Manhattan landlord Steve Croman, whose harassment of tenants in the more than 140 buildings he owns has made him notorious as one of the city’s most vicious owners, turned himself in May 9 after being charged with 20 felonies related to an alleged loan fraud.
Croman and his mortgage broker, Barry Swartz, 53, are accused of providing false and fraudulent information about his income in order to get more than $45 million in bank loans. The indictment alleges that they inflated his income by claiming that rent-stabilized apartments were occupied by market-rate tenants and that commercial tenants were paying more rent than they actually were. Both face up to 25 years in prison.
If Croman had to lie about market-rate tenants living in apartments that were actually rent-stabilized, it wasn’t for lack of trying. The arrest coincided with a civil suit filed against Croman by state Attorney General Eric Schneiderman, accusing him of leading “an operation that wields harassment, coercion, and fraud to force rent-regulated tenants out of their apartments and convert their apartments into highly profitable market-rate units.”
The lawsuit seeks to force Croman to pay “millions of dollars” in damages and restitution to tenants and to “give up his holdings” and put his company into receivership under independent management, said a spokesperson for the Attorney General’s office.
“The scope of this extraordinary indictment reveals not only Mr. Croman’s greed, but his lack of compunction and the sadistic pleasure he and his minions took in their illegal efforts to increase his profits,” Robert Pinter, tenant association representative at 309 East 8th St., said in a statement released by the Cooper Square Committee, a Lower East Side housing group.
Schneiderman called Croman the “Bernie Madoff of landlords” at a press conference announcing the suit. It alleges that the illegal tactics Croman used included harassing tenants into giving up their apartments in exchange for token buyouts; giving employees and agents incentives to get tenants to take buyouts; and “repeatedly filing baseless lawsuits” against tenants. In some cases, his office said, Croman’s office created “a deliberate fraud upon the court” by refusing to deposit tenants’ rent checks and then trying to evict them for nonpayment.
According to the suit, Croman employees called rent-regulated tenants “targets.” Croman’s “tenant relocation specialist,” former police officer Anthony Falconite, once emailed a property manager that getting tenants to take buyouts was a “team sport,” and she responded, “I know that!! Who’s our next target? We have to start lining them up!!!”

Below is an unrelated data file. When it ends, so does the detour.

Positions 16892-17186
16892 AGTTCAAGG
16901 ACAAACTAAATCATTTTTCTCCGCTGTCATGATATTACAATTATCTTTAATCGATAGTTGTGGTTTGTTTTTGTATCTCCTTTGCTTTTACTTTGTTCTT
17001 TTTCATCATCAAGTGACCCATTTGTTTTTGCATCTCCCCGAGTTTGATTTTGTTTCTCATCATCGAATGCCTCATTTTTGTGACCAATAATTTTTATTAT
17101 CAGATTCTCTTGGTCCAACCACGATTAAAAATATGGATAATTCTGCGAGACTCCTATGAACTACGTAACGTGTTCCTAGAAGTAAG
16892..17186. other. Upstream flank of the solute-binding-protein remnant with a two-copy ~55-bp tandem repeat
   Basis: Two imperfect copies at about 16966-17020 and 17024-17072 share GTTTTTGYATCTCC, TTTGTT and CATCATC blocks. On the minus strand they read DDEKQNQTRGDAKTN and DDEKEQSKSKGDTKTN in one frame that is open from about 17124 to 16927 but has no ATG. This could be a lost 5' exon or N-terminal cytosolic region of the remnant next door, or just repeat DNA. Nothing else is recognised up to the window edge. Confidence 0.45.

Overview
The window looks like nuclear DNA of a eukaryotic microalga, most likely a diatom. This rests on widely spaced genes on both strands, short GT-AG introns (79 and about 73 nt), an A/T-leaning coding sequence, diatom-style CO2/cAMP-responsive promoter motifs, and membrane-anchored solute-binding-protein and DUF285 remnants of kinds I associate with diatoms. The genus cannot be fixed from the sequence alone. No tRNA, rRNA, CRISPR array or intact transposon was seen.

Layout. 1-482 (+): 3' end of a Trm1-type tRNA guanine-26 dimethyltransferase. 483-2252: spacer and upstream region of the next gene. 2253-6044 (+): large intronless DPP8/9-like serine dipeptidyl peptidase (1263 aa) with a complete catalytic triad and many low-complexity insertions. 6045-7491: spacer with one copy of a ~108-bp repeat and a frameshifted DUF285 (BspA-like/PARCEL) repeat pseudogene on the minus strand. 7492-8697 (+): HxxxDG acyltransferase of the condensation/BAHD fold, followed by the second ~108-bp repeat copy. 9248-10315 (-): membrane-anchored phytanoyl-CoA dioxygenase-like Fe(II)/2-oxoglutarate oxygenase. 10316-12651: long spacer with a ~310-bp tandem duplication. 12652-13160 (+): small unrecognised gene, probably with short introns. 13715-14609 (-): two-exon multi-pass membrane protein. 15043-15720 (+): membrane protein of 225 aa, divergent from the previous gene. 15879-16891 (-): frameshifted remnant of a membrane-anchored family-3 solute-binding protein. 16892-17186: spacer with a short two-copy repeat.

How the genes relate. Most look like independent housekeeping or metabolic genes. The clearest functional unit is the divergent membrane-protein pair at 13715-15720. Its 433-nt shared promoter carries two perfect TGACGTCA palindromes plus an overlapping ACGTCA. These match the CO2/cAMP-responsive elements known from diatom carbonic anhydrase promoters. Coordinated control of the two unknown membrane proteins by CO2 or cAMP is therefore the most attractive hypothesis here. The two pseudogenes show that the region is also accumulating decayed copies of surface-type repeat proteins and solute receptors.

Falconite, the lawsuit alleges, regularly used “deceptive and frightening tactics to intimidate rent-regulated tenants.” It says his text messages with property managers show that he often posed as a repairman, building manager, or UPS delivery person to get into to tenants’ apartments, where he would then accuse them of violating their lease.
It also accuses Croman of what has come to be known as “harassment by construction.” Once a tenant moved out, the company would renovate the vacant apartment in a way intended to persuade other residents in the building to leave. It says Croman’s companies did construction without obtaining permits at least 175 times; filed false documents with the Department of Buildings “on dozens of occasions”; regularly told workers to ignore stop-work orders and conceal unlawful construction; and “defied” orders from the city Department of Health to deal with lead hazards created by the work. The department found dangerous levels of lead dust in Croman’s buildings more than 20 times, sometimes as much as 65 times the legal threshold.
“Buildings acquired by Croman followed a familiar pattern, with most of the tenants moving out within a year of his acquiring them,” Cooper Square Committee executive director Steve Herrick said in a statement. The Stop Croman Coalition, a group of tenants that estimates he owns more than 185 Manhattan buildings through different shell companies, describes a four-step harassment process: first, badgering elderly and disabled tenants to move out; second, turning the building into a 24-hour construction site; third, cutting off services like heat and cooking gas; and fourth, “an endless stream of frivolous and bogus lawsuits.”
“I’m stunned,” coalition cofounder Cynthia Chaffee, who has endured more than a decade of harassment, electrical and gas outages, leaky ceilings, and construction dust, said of the indictment. “It was so overwhelming all these years.”
Tenants in several of Croman’s Lower East Side buildings also fought back against him. At 309 East 8th St., they brought an HP action in Housing Court to demand repairs when dust generated by renovation work caused health problems for several tenants, and “reckless demolition” in the basement caused gas leaks that led to a four-week shutoff. Tenant associations at 159 Stanton St., 529 East 6th St., 60 Avenue B, and other buildings helped the Attorney General’s office document harassment, Croman’s mortgage problems, and unpermitted, disruptive, and dangerous renovation work, Cooper Square said.
“We hope this indictment will send a strong message to other predatory-equity landlords like Steve Croman,” said Brandon Kielbasa, Cooper Square’s director of organizing. He added that tenants should, “Keep fighting! Don’t ever stop working to shine a light on the wrongful acts of these unscrupulous landlords. Your tenacity makes these big wins possible. Your efforts made this arrest possible.”
“I hope all this will enforce change,” says Chaffee. Croman and similar landlords, she says, could not exist without city agencies and courts failing to enforce the laws that protect tenants.